(Dec 1): While Putrajaya’s committee tasked with coming up with a framework on political donations said it needed two years, an academic, G25, and a group of non-governmental organisations have completed the task in two months.
Universiti Malaya academic Terence Gomes said they started work on the guidelines on political funding in September and the proposals were ready two months later.
“We don’t want to waste time. We don’t want to wait another two years to be done. The government’s committee said it needed two years.
“But we have shown them it can be done. If you look at our proposal, it’s in-depth,” Gomez said today at press conference in the capital city to launch its booklet on the subject
Also present were members of G25, the group of prominent Malays — Tan Sri Sheriff Kassim, Tan Sri Asiah Abu Samah, Tan Sri Alwi Jantan, Tan Sri Dr Yahya Awang — Bersih 2.0 chairman Maria Chin Abdullah, C4 executive director Cynthia Gabriel among others
Minister at the Prime Minister’s Department Datuk Paul Low on Aug 15 said a committee comprising the Bar Council and Transparency International Malaysia would work in a one-year time frame on their recommendations so that legislation was ready for the 14th general election.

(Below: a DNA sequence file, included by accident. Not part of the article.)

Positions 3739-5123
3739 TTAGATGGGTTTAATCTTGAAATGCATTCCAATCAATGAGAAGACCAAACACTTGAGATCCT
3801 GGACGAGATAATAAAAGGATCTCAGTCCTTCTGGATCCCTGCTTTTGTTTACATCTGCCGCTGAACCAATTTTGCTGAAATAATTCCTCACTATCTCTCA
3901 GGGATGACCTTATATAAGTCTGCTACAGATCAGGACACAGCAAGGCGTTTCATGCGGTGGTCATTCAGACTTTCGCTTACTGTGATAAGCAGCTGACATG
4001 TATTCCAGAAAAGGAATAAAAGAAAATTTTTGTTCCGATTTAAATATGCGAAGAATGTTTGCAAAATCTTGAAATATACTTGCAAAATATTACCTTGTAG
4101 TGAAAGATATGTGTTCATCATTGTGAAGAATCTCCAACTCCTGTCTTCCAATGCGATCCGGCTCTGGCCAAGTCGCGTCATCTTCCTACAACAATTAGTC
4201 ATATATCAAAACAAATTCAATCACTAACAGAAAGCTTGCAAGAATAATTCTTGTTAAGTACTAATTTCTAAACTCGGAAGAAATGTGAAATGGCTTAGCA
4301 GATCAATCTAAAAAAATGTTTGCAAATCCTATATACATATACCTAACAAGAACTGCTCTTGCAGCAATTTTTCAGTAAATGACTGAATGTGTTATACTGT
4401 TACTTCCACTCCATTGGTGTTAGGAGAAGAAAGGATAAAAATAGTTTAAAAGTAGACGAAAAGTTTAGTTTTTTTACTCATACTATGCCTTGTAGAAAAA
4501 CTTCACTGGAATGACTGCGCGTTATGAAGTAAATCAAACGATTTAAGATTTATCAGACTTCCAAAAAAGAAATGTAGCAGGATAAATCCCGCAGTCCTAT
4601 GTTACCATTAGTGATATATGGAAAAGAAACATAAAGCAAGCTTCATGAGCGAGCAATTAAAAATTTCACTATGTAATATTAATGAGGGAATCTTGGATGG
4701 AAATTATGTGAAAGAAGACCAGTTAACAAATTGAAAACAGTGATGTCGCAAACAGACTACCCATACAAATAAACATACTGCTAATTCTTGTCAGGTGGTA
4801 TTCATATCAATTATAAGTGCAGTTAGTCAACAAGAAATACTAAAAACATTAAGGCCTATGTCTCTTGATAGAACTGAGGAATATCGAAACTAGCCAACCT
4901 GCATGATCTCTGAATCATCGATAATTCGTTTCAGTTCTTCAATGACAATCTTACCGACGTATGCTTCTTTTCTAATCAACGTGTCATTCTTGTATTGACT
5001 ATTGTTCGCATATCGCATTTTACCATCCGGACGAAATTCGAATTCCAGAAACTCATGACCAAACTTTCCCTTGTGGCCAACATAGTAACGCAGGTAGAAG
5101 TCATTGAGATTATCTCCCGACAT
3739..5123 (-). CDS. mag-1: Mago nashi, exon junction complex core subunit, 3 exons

Prime Minister Datuk Seri Najib Razak announced a day earlier that a national consultative committee on political funding.
Its task, Najib said, would be to develop a plan to ensure transparency and governance over party funds.
He said it was a necessary move to ensure healthy politics, adding that he had mooted proposals to regulate political funding since 2009 but did not receive any response.
News of the panel came amid debate over political funding practices in Malaysia, which has no laws to regulate the amount of donations or disclosure of donors’ identities.
Controversy arose after RM2.6 billion was deposited into Najib’s personal bank accounts and classified by the Malaysian Anti-Corruption Commission as political donation.
Gomes said the group was proposing the Political Parties Act as one of the three major reforms forwarded to Najib on Nov 27.
Two others were to empower Election Commission and to introduce direct public funding.
“We are not saying that it’s perfect but we would like to sit down and discuss our proposal,” said Gomes.
He added that there should be no reason for Najib to reject the recommendations as they reflected the suggestion made by him to study regulations of political funding in August. – The Malaysian Insider